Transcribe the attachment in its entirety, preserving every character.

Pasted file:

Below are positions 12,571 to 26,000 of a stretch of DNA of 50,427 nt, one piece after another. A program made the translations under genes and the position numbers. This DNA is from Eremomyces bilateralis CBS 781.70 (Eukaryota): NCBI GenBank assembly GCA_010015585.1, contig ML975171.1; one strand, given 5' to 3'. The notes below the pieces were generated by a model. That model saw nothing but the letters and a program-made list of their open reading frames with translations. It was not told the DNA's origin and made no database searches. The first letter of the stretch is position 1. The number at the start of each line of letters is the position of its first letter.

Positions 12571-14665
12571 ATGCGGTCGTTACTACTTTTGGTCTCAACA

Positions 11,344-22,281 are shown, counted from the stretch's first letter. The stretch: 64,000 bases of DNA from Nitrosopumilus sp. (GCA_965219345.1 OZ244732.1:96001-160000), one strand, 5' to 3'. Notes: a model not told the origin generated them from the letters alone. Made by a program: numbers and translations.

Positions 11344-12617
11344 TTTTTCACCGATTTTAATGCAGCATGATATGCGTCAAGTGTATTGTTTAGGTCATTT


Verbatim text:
Below are positions 12,571 to 26,000 of a stretch of DNA of 50,427 nt, one piece after another. A program made the translations under genes and the position numbers. This DNA is from Eremomyces bilateralis CBS 781.70 (Eukaryota): NCBI GenBank assembly GCA_010015585.1, contig ML975171.1; one strand, given 5' to 3'. The notes below the pieces were generated by a model. That model saw nothing but the letters and a program-made list of their open reading frames with translations. It was not told the DNA's origin and made no database searches. The first letter of the stretch is position 1. The number at the start of each line of letters is the position of its first letter.

Positions 12571-14665
12571 ATGCGGTCGTTACTACTTTTGGTCTCAACA

Positions 11,344-22,281 are shown, counted from the stretch's first letter. The stretch: 64,000 bases of DNA from Nitrosopumilus sp. (GCA_965219345.1 OZ244732.1:96001-160000), one strand, 5' to 3'. Notes: a model not told the origin generated them from the letters alone. Made by a program: numbers and translations.

Positions 11344-12617
11344 TTTTTCACCGATTTTAATGCAGCATGATATGCGTCAAGTGTATTGTTTAGGTCATTT